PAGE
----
Feasting on Small Game When TSHTF – Skinning for Survival

Today’s guest post includes a product giveaway – this basic hunting knife:

The giveaway drill is simple. You comment (once) on this post and a random commenter is chosen via random.org. Your comment must answer this question:

Should preppers that have never captured, skinned and eaten squirrel-like small game do so now, as preparedness practice, or is that just unnecessarily taking the life of a poor little critter?

Comments that critique or supplement the subject matter of this post will also count. Your comment can also praise me … actually, don’t do that. People would call me biased when you win.

Good luck!

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People often grumble because rabbits ravaged the petunias or squirrels got into the birdfeeder again. But in a survival situation, those small yard pests can become an important food source – if you know what to do with them.

Whether you’re lost in the woods or living in an urban area when TSHTF, knowing how to skin and clean small game can keep you from starving. Rabbits, squirrels and other small animals are plentiful even in densely populated areas and can provide a decent source of meat. Of course, everyone and their dog will have the same idea, so pickings could become slim pretty quickly. If you do manage to bag one, however, it won’t do much good unless you know how to get the most out of it.

To skin a rabbit, squirrel or other small game, you’ll need a sharp hunting knife or skinning knife. It’s also helpful to have pliers and a sturdy pair of scissors; a quality multi-tool can provide everything you need in one compact, portable device. Whatever tool you use, make sure it’s good and sharp to reduce the risk of injury.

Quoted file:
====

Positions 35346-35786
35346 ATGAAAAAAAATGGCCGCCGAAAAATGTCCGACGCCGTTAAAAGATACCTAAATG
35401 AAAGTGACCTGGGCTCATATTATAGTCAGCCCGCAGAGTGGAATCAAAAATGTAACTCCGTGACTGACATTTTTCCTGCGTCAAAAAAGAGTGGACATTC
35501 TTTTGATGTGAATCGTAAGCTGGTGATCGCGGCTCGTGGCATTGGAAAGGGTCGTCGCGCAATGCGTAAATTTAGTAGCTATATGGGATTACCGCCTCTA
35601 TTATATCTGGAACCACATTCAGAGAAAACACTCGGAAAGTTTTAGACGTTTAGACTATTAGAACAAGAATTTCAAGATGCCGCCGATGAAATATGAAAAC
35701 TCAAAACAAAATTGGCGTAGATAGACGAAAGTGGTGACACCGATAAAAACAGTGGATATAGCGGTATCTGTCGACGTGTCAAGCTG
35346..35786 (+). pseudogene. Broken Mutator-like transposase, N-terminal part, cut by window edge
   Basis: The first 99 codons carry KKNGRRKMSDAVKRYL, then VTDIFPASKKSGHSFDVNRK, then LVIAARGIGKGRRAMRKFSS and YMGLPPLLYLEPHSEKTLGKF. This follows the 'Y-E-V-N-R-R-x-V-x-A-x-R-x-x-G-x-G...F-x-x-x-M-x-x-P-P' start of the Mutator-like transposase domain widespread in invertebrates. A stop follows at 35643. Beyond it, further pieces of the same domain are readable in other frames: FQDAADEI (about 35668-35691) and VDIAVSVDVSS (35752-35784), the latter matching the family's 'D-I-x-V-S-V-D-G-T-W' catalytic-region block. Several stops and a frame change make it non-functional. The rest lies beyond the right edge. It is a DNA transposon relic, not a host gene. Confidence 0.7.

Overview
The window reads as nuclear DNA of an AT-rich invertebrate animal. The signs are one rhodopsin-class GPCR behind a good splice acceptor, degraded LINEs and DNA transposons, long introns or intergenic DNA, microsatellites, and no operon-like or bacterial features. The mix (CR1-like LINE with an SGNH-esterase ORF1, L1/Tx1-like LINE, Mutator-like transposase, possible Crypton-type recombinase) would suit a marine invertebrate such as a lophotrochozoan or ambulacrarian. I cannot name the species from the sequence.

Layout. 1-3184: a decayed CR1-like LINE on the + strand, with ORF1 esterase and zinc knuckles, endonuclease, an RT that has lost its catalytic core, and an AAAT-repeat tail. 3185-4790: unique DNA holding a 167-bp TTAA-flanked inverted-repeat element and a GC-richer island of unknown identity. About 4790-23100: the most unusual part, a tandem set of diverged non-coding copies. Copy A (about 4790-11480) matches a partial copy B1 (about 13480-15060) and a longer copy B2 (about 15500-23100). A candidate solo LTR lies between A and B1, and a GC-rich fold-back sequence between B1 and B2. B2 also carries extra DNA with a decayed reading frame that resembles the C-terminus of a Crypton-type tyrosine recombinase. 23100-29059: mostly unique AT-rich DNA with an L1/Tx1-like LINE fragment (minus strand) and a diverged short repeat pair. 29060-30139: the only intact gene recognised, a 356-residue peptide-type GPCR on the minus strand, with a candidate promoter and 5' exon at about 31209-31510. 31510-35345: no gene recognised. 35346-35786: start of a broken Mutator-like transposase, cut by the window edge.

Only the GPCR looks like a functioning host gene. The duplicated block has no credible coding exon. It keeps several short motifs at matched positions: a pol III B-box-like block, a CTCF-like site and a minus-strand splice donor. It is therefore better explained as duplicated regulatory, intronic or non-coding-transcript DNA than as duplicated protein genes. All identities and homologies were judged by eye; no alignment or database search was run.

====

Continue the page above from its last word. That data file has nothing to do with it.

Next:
STEP 1: Use your hunting knife to cut off the front feet behind the knee joint.

STEP 2: Slice the underside of the tail at the anus to cut it loose from the body, leaving the tail attached to the skin.

STEP 3: The next step is to peel off the skin, which can be done several ways. The simplest is to place the tail under your foot, grab the hind legs and pull the body upward, which will skin the animal from tail to head. It may take some work to get the front legs out – continue pulling until the skin is hanging from the head.

STEP 4: With the tail still pinned, use your pliers to pull off any remaining skin from the belly to the back legs.

STEP 5: Place the carcass on a flat surface, and use your hunting knife to cut off the head and back feet.

STEP 6: Remove the genitals using the scissors or pliers on your multi-tool.

STEP 7: Carefully cut open the underside of the animal with your scissors or hunting knife, beginning at the anus and cutting up through the ribcage. Don’t cut too deeply or you risk slicing into the stomach, which can contaminate the carcass.

STEP 8: Open up the animal and remove all of the organs. (It’s helpful to have a bucket nearby.) When removing the bladder, be careful not to spill any urine on the meat. Ensure the cavity is completely clear before cooking.

STEP 9: Place the carcass into a bowl of clean water and soak it overnight to remove any excess blood.

STEP 10: To cook your small game, boil it in a stock pot with water or broth for two hours. You can also cut it into pieces, dredge in flour and seasonings, and fry in oil until browned. Then let the meat simmer for 30 minutes.

Skinning a small animal may not sound pleasant, especially if you’ve come to think of these critters as woodland pals. But knowing how will add one more skill to your survival arsenal.

Tom Huntington lives in the Pacific Northwest and writes about hunting knives, outdoor survival and emergency preparedness.